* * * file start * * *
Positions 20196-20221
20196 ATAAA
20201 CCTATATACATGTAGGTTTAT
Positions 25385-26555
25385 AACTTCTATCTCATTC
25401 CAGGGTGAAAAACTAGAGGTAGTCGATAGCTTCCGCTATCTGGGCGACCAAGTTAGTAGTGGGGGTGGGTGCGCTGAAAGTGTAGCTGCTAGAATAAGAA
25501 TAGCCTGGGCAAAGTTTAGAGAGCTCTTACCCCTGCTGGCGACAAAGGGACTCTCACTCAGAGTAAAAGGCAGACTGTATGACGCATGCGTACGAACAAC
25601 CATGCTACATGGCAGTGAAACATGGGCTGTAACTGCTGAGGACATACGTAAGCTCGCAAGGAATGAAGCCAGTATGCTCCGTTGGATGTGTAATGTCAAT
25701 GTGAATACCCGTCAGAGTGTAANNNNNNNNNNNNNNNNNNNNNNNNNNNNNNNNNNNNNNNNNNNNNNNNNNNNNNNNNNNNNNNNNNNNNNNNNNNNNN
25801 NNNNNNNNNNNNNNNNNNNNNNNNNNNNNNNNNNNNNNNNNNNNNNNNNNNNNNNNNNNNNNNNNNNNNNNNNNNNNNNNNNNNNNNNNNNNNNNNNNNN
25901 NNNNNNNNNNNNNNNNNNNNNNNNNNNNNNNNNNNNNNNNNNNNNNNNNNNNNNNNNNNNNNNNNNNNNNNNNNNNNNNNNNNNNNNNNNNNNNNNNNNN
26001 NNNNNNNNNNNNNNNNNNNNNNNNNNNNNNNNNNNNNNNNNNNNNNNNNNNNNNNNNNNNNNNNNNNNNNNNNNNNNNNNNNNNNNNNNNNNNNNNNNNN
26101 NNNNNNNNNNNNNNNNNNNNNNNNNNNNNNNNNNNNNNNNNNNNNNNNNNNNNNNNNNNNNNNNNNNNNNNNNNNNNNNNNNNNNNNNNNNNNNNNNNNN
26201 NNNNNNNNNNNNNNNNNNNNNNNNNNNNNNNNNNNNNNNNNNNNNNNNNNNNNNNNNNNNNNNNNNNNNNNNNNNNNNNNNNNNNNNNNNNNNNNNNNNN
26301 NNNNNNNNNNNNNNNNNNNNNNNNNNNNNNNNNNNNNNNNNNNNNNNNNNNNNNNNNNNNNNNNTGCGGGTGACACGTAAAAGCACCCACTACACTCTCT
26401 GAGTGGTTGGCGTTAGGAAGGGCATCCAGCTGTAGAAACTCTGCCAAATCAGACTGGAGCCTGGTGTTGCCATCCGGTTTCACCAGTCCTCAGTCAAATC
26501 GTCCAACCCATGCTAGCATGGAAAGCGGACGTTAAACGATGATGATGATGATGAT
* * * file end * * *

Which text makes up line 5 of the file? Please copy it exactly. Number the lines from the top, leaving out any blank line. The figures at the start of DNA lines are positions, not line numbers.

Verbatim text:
25385 AACTTCTATCTCATTC